Is there any work on MorseBott homology for infinitedimensional manifolds (e.g. Hilbert manifolds). I am particularly interested in the case where we have a locally trivial fiber bundle and the MorseBott function is the function on the total space which is a pulled back Morse function on the base.

1$\begingroup$ Orbicular, can you be a little more specific? Is the base of the bundle finitedimensional? What's a MorseBott function, for you? (Finitedim critical manifolds? Finitely many negative eigenvalues of the Hessian?) Depending on the specifics, references might be Bott's "Stable homotopy of the classical groups" or CohenJonesSegal's "Floer's infinitedimensional Morse theory and homotopy theory". $\endgroup$ – Tim Perutz Jun 11 '10 at 13:41

$\begingroup$ I am interested in the path space fibration (free loop space over the base with fiber the based loop space) and the loop space of a locally trivial fibre bundle (fibre and base closed and finitedimensional) $\endgroup$ – Orbicular Jun 11 '10 at 19:23

$\begingroup$ Did you have a look at Klingenberg's 'Lectures on Closed Geodesics'? He uses MorseBott theory for free loop spaces. $\endgroup$ – Lennart Meier Jun 11 '10 at 20:44

$\begingroup$ @Lennart: Correct me if I'm wrong, but I always thought Klingenberg was dealing with Morse theory for the energy functional on the free loop space. Timeshifting the "time" coordinate of your closed geodesic gives you another one, yielding S^1families of critical points (in the nondegenerate case). But I am specifically interested in the case where the fibers are not of finite dimension, as for example in the fibration based loop space > free loop space >> base manifold. $\endgroup$ – Orbicular Jun 12 '10 at 9:02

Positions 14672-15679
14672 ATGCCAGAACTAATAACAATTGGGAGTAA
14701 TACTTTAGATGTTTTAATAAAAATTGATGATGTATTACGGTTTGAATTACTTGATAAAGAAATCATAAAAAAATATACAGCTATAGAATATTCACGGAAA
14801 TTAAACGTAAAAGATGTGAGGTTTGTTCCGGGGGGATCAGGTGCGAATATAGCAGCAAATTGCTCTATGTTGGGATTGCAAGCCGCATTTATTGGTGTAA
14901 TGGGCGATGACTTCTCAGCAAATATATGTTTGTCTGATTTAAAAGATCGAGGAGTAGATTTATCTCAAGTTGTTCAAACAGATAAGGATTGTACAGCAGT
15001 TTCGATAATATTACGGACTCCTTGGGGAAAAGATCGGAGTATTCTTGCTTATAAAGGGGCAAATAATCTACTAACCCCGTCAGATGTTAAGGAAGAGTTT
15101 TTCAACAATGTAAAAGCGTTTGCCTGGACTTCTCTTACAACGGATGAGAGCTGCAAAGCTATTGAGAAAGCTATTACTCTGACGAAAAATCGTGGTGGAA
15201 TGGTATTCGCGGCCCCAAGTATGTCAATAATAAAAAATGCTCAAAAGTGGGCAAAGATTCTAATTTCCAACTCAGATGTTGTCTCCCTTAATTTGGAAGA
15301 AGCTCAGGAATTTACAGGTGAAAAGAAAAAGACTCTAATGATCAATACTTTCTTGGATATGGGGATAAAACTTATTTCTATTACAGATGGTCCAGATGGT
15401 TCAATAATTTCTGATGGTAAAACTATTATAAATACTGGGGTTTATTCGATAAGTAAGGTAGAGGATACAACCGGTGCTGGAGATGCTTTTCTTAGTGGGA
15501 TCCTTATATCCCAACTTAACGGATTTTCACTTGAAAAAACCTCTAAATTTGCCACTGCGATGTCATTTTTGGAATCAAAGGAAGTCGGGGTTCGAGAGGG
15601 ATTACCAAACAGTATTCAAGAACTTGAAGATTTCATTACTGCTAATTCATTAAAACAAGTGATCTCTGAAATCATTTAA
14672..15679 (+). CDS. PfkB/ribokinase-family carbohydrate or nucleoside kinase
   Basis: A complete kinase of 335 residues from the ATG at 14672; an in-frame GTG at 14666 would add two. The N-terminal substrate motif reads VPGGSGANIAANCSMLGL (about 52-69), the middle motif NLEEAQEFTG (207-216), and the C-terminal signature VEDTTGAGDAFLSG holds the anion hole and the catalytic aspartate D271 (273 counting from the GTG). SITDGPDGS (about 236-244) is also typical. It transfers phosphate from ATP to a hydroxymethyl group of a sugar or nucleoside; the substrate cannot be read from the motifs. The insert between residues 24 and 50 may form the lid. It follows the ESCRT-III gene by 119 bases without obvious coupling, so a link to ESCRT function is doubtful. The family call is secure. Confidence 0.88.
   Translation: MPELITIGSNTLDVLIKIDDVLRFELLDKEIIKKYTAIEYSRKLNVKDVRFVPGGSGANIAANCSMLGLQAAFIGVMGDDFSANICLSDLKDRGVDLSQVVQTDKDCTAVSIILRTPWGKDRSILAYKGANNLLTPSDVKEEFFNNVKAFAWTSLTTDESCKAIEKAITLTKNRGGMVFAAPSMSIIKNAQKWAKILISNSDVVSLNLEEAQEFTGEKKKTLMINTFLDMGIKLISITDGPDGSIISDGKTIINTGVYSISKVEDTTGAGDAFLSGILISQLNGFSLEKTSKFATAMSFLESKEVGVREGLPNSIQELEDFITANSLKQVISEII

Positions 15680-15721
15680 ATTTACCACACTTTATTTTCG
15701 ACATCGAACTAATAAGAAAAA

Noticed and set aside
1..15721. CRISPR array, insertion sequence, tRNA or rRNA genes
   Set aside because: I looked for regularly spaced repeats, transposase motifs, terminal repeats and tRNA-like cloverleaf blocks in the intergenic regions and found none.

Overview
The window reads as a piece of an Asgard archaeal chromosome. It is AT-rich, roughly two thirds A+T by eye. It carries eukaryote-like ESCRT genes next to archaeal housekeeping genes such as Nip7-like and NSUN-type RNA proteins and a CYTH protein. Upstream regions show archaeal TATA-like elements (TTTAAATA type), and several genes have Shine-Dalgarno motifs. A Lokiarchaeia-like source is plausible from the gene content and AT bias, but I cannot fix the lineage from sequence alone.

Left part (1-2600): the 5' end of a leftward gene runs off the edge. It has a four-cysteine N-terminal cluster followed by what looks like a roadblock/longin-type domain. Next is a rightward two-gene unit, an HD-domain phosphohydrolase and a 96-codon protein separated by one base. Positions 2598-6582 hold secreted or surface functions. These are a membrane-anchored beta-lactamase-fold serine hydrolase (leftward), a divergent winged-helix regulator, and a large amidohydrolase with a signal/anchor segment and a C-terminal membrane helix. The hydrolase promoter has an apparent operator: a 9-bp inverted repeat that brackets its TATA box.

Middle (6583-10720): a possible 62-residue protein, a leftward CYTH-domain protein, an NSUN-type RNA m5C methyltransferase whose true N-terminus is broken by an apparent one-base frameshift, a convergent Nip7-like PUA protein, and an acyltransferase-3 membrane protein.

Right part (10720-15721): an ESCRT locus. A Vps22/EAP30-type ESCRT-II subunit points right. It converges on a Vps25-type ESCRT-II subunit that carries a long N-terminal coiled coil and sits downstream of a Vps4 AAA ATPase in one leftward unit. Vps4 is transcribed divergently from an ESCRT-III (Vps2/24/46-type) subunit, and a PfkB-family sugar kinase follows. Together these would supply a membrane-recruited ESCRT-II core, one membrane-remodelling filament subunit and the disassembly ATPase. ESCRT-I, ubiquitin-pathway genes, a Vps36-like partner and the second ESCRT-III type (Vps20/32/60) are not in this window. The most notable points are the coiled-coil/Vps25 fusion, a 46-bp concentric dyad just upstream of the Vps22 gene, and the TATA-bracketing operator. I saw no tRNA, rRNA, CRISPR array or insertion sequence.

$\begingroup$ The literal answer to your question ("is there work...?") is "lots", including the loopspace examples you discussed with Lennart, and various Floertheoretic examples. But there's no overarching theory, because of the subtleties of gradient flows in infinite dimensions (see e.g. Jost's "Riemannian geometry and geometric analysis"), so you may want to focus your question further. $\endgroup$ – Tim Perutz Jun 13 '10 at 1:01
See Atiyah and Bott's papers on YangMills for Riemann surfaces.
The essence of it is that the YangMills functional acts like a
perfect Morse functional after quotienting by gauge transformations.
So, look at it before the quotient to get your MorseBott function.